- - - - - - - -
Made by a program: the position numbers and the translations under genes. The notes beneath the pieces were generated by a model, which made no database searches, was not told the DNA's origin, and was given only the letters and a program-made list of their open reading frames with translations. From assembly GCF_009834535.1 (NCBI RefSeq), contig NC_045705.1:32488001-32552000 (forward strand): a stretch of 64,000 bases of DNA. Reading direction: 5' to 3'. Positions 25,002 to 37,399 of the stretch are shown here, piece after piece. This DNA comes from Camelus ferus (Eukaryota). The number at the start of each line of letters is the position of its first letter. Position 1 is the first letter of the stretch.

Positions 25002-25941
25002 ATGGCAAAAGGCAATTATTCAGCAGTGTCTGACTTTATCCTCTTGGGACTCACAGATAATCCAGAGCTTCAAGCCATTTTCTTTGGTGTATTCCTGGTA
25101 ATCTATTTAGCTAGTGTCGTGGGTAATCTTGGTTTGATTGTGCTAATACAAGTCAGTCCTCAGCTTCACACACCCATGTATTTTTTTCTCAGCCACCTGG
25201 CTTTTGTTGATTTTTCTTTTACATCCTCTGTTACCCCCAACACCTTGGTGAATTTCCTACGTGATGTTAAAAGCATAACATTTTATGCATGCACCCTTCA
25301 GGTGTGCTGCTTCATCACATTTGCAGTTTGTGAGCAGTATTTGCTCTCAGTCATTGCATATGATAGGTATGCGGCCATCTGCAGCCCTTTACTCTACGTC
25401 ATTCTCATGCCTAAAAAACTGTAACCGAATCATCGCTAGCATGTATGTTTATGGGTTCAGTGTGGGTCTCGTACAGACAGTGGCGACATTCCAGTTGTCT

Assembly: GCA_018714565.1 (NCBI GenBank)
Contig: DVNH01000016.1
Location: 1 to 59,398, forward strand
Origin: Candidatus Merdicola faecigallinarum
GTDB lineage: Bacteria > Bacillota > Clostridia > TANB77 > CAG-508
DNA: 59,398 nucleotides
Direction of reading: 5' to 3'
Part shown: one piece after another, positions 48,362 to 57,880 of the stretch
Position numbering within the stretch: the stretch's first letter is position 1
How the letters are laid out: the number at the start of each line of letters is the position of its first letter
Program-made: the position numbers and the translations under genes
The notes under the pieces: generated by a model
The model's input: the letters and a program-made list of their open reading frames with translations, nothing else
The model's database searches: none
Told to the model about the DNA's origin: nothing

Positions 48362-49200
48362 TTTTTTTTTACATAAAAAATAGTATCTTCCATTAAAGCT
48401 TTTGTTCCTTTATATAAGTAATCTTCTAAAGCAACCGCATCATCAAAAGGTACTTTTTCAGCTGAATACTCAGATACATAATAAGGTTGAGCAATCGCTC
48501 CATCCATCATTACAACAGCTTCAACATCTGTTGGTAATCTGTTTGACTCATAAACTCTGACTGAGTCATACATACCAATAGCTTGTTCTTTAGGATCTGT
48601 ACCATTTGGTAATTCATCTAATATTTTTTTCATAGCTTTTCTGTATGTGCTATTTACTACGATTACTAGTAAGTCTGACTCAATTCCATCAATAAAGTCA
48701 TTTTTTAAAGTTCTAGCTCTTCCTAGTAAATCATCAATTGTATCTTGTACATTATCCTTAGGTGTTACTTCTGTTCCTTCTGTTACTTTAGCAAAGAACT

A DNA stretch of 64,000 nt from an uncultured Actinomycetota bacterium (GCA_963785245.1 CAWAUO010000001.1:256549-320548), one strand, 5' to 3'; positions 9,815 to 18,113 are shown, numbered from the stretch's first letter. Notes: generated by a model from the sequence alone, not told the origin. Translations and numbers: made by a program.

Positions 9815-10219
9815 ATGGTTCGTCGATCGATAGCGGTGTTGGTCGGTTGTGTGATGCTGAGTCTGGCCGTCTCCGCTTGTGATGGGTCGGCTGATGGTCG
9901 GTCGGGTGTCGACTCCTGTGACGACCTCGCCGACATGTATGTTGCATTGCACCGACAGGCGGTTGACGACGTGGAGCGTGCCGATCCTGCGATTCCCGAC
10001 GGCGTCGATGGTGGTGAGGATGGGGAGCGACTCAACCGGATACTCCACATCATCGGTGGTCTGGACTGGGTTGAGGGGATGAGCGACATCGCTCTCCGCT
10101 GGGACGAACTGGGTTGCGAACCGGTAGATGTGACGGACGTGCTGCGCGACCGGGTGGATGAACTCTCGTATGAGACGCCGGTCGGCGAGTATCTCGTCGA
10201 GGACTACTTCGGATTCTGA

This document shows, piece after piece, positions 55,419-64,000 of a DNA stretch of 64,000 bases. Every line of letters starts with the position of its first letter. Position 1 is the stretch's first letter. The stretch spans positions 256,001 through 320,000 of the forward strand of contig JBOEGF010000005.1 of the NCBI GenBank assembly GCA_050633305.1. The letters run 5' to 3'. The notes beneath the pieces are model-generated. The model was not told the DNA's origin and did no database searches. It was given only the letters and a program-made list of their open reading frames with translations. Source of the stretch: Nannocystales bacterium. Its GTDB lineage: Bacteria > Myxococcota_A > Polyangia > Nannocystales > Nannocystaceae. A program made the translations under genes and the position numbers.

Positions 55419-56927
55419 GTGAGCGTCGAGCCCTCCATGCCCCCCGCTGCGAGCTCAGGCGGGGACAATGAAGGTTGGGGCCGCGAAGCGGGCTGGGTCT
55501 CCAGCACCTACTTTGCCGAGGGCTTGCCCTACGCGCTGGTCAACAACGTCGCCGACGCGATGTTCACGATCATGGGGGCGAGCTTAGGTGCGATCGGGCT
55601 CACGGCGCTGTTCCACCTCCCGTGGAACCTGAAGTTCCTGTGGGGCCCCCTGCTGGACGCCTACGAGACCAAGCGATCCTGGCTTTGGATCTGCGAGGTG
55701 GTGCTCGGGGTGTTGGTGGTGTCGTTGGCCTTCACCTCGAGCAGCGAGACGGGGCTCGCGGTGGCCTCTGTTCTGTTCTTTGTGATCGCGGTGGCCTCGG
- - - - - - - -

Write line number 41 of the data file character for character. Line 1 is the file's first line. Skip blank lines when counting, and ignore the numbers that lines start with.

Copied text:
55701 GTGCTCGGGGTGTTGGTGGTGTCGTTGGCCTTCACCTCGAGCAGCGAGACGGGGCTCGCGGTGGCCTCTGTTCTGTTCTTTGTGATCGCGGTGGCCTCGG